Fdd's overnight brief

May 10, 2023

In The News


A large fire was extinguished at a power plant west of the Iranian city Isfahan on Tuesday, state media reported. – Reuters 

Petroleum dealers have flagged a surge in the smuggling of Iranian fuel to Pakistan, saying that up to 35% of diesel sold in the South Asian country has arrived illegally from Iran, the Pakistan Petroleum Dealers Association (PPDA) told Reuters on Tuesday. – Reuters

Billboards across Iran’s capital proclaim that women should wear their mandatory headscarves to honor their mothers. But perhaps for the first time since the chaotic days following Iran’s 1979 Islamic Revolution, more women — both young and old — choose not to do so. – Associated Press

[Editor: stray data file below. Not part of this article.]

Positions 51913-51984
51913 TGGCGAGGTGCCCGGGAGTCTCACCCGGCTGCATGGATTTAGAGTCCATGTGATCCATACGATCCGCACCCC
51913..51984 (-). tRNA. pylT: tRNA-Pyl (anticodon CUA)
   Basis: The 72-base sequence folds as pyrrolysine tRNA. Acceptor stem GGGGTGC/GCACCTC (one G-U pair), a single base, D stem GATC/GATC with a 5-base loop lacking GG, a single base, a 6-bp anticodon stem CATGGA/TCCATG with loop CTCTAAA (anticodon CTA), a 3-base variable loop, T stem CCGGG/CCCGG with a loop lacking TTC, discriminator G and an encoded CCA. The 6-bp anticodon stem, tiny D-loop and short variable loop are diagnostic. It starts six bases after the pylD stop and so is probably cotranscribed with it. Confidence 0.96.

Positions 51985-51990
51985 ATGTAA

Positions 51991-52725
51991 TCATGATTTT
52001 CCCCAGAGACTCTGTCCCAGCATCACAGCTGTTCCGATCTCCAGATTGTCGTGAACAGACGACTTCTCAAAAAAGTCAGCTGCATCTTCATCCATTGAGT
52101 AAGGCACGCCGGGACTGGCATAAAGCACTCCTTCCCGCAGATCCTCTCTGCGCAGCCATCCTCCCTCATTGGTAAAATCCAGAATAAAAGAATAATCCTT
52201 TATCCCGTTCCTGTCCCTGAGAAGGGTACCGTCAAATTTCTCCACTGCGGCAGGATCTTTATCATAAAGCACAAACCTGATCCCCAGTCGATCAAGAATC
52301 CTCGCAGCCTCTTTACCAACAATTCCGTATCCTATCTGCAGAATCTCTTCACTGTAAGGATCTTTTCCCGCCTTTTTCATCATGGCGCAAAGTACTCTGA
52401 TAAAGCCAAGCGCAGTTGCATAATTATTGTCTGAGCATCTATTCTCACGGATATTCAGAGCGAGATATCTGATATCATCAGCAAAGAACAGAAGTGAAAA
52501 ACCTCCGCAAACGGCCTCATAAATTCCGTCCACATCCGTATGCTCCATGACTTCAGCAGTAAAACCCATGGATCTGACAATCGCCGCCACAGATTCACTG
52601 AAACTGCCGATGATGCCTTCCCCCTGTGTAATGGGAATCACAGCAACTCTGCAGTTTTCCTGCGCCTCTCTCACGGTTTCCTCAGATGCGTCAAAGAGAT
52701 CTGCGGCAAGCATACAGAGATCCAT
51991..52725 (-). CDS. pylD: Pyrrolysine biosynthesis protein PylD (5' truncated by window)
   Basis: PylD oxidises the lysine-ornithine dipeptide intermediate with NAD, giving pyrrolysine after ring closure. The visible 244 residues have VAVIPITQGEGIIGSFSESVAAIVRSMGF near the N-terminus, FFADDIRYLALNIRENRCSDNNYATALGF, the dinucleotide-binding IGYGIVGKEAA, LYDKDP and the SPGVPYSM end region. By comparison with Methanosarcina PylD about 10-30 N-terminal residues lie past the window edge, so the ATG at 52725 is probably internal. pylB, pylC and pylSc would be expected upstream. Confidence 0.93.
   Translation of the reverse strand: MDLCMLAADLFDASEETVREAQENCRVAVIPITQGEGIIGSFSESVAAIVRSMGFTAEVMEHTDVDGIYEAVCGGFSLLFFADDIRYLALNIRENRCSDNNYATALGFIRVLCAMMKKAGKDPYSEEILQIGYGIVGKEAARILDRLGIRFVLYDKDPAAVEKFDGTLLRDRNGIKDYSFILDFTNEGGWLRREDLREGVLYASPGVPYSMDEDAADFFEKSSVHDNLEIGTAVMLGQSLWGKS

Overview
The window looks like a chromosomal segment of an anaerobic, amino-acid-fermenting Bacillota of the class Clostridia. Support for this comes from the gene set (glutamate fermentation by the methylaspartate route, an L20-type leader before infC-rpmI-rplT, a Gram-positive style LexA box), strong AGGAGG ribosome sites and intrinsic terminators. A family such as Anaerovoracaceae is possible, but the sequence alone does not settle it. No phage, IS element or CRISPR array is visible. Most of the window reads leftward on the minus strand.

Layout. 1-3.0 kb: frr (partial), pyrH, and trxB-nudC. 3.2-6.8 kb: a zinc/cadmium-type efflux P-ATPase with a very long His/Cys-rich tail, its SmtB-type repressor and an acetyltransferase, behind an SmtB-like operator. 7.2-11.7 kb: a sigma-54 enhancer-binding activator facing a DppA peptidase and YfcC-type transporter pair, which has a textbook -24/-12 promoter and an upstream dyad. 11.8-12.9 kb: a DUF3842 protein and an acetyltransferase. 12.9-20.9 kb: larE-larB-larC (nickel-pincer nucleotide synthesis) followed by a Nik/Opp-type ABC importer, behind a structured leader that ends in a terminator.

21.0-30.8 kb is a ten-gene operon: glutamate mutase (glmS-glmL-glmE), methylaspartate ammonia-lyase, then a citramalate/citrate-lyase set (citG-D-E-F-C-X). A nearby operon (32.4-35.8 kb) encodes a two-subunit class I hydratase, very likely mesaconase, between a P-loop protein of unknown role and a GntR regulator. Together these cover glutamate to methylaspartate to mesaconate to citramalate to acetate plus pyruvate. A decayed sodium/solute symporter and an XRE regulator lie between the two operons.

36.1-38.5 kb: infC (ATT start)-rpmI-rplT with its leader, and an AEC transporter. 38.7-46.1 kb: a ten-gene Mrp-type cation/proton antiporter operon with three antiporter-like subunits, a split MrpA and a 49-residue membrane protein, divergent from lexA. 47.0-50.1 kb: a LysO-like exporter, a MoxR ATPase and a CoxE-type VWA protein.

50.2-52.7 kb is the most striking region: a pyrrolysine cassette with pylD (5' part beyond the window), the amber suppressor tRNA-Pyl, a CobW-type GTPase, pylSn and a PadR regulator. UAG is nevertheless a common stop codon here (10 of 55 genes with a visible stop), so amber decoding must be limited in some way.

Iran hanged two men Monday convicted of blasphemy, authorities said, carrying out rare death sentences for the crime as executions surge across the Islamic Republic following months of unrest. – Associated Press 

Israel is bracing for a possible multi-front, Tehran-backed attack in retaliation for Tuesday morning’s killing at Gaza of three top commanders of the Palestinian Islamic Jihad, Iran’s main proxy terrorist group in the Palestinian territories. – New York Sun 

Israel is ready to fight Iran on multiple fronts if it needs to, Prime Minister Benjamin Netanyahu said on Tuesday, following the launch of Operation Shield and Arrow. – Jerusalem Post